Australian scientists aim to grow plants on the moon by 2025
Sydney, Australia, Oct 7 (EFE).- A group of Australian scientists are set to experiment with growing plants on the moon from 2025 as part of a project to make the vegetation survive in extreme climates and pave the way to human colonies in space, researchers said on Friday.
“Space is an exceptional testing ground for how to propagate plants in the most extreme of environments,” Caitlyn Byrt, one of the researchers of Lunaria 1’s Australian Lunar Experiment Promoting Horticulture, said in a statement released on Friday by the Australian National University.
As part of the experiment, scientists are set to send a hermetically sealed chamber to the moon, carrying a number of seeds and so-called “resurrection plants” along with water to help their growth as well as technical equipment such as sensors and camera for monitoring.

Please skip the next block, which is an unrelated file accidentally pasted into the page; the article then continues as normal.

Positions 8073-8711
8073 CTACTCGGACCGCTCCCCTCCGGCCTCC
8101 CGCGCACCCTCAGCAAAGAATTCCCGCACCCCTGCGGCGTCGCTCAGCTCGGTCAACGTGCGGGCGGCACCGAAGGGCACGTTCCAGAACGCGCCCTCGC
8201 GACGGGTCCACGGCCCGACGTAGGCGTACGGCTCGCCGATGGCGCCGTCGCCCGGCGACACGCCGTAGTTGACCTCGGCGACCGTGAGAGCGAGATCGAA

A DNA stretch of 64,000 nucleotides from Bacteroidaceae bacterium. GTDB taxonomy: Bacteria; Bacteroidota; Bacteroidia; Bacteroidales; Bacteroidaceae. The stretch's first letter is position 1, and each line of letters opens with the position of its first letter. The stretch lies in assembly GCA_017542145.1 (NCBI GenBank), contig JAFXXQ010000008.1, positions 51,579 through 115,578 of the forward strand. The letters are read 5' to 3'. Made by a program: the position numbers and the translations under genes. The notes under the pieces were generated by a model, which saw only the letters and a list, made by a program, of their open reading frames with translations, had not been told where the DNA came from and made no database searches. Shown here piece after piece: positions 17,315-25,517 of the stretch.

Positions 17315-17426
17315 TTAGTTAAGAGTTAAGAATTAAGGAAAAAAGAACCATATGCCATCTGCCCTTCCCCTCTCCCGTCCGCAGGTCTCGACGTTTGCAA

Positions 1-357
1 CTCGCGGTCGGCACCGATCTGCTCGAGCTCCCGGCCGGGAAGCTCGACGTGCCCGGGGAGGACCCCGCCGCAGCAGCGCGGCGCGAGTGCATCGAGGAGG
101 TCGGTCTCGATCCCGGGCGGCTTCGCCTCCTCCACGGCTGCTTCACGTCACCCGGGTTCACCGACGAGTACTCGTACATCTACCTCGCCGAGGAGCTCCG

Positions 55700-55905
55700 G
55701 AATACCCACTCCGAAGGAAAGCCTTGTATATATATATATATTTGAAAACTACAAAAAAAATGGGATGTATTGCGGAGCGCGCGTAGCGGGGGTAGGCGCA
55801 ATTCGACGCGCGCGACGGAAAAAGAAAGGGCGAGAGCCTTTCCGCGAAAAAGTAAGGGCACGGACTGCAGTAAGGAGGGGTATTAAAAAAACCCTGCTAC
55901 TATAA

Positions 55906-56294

The key characteristics of the seeds and resurrection plants chosen for the Lunaria One project – headed by Lauren Fell – is that they survive in extreme conditions for months and still get revived after receiving water, according to another statement by the Queensland University of Technology.
“Even after losing more than 95 per cent of its relative water content, the dead-looking grass remains alive and pre-existing tissues flourish when provided with water,” said Brett Williams, a plant biologist from QUT who is part of Lunaria 1.
Scientists are using the project to test if plants can be grown on the lunar surface for food, medicine and oxygen production, marking a crucial first step for establishing future human colonies on the satellite.
Moreover, the project also seeks to develop new forms of boosting sustainable food production on the Earth, especially after natural disasters that have become increasingly common due to the climate crisis.
“The extreme conditions that Earth is facing due to climate change present challenges for how we manage food security in the future,” Byrt said.
The space mission that includes Lunaria One is being jointly carried out by Australia’s ANU, QUT and RMIT University and Ben Gurion University in Israel as well as Israel-based group SpaceIL. EFE